The new housing sector in Australia is remaining weak with the latest figures from the Australian Bureau of Statistics showing that building work fell towards the end of last year.
Leading housing indicators looked very weak in late 2011, but ahead of this period actual residential construction activity had already been trending down for 12 months,’ said Harley Dale, chief economist of the Housing Industry Association, the voice of Australia’s residential building industry.
‘A three pronged attack is required to resurrect activity in residential building, an industry which has a large multiplier impact in terms of output and employment across the wider domestic economy,’ he explained.
‘There is an urgent need for further cuts in borrowing costs for both businesses and mortgage holders, short term government stimulus, and renewed action on the longer term housing policy reform front,’ he added.
New residential building work done fell by 1.9% in the September 2011 quarter reflecting a 2.6% decline in detached housing and slight fall of 0.3% for others.
Meanwhile, the value of major alterations and additions work done, which accounts for around 20% of total renovations activity, eased by 0.2%.
In the September 2011 quarter, seasonally adjusted residential building work done fell by 17.9% in South Australia, by 7.9% in Western Australia, by 8.9% in Tasmania, and by 6.5% in the Australian Capital Territory.
Residential building work done increased by 1.1% in New South Wales, by 4.4% in Victoria, and by 0.9% in Queensland.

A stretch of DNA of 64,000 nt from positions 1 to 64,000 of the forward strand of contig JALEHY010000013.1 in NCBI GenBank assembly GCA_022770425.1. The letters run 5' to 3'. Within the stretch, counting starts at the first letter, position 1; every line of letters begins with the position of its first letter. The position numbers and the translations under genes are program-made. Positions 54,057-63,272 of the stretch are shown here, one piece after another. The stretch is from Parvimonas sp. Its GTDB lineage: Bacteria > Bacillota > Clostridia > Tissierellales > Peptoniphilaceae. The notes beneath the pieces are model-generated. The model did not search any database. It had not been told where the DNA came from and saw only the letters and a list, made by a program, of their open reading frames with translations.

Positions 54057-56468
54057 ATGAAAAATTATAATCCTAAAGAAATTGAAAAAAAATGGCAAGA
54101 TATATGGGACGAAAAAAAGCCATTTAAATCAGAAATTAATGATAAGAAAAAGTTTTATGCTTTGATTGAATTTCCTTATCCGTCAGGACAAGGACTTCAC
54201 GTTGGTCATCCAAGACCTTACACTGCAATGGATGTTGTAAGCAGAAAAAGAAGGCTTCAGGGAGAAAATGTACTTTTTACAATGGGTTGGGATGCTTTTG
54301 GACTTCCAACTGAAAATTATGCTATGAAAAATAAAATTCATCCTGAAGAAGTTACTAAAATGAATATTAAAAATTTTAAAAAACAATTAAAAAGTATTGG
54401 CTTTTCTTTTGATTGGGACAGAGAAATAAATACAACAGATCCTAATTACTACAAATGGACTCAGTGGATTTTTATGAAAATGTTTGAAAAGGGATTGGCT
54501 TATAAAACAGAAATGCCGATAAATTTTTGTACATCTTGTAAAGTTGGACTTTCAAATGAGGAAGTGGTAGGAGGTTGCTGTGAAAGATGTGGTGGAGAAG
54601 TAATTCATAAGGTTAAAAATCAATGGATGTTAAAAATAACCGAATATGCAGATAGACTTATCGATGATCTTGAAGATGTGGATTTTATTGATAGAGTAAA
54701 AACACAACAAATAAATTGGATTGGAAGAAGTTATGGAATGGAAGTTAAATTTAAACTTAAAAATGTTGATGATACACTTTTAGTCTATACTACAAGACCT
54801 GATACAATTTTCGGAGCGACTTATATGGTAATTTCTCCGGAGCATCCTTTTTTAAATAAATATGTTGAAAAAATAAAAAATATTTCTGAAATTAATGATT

In original terms residential building work done in the Northern Territory in the September 2011 quarter was down by 15.5% when compared to the September 2010 quarter.
Dale also pointed out that the combined number of loans for construction/purchase of a new dwelling was effectively flat in November 2011, up just 0.3% and is down by 8% when compared to the same month in 2010.
Over the three months to November 2011 the total number of first home buyer loans was 19% higher when compared to the same period in 2010, while loans for trade up buyers rose by 2.4%.
The seasonally adjusted number of loans for new housing, that is construction and purchase of new homes, increased by 5.6% in New South Wales, by 8.4% in Queensland, by 13.4% in South Australia, by 20.9% in the Northern Territory and by 17.5% in the Australian Capital Territory.
The number of loans for new housing fell by 8.5% in Victoria, was down by 3.3% in Western Australia and by 8.9% in Tasmania. Over the three months to November 2011 lending for new housing was down in all states and territories except for Tasmania, Western Australia and Queensland.
‘The second half of 2011 saw a renewed trend decline in new home lending, a concerning situation which further highlights the risk of new housing starts approaching GFC-like levels once more,’ explained Dale.
‘The continuing recovery in the aggregate number of loans for first time buyers, and to a lesser extent trade up buyers, is encouraging and is being driven by the established market.
‘However, a sustained recovery in new housing, including investment in new rental stock, won’t occur without the combination of interest rate cuts, short term government stimulus, and longer term policy reform,’ he added.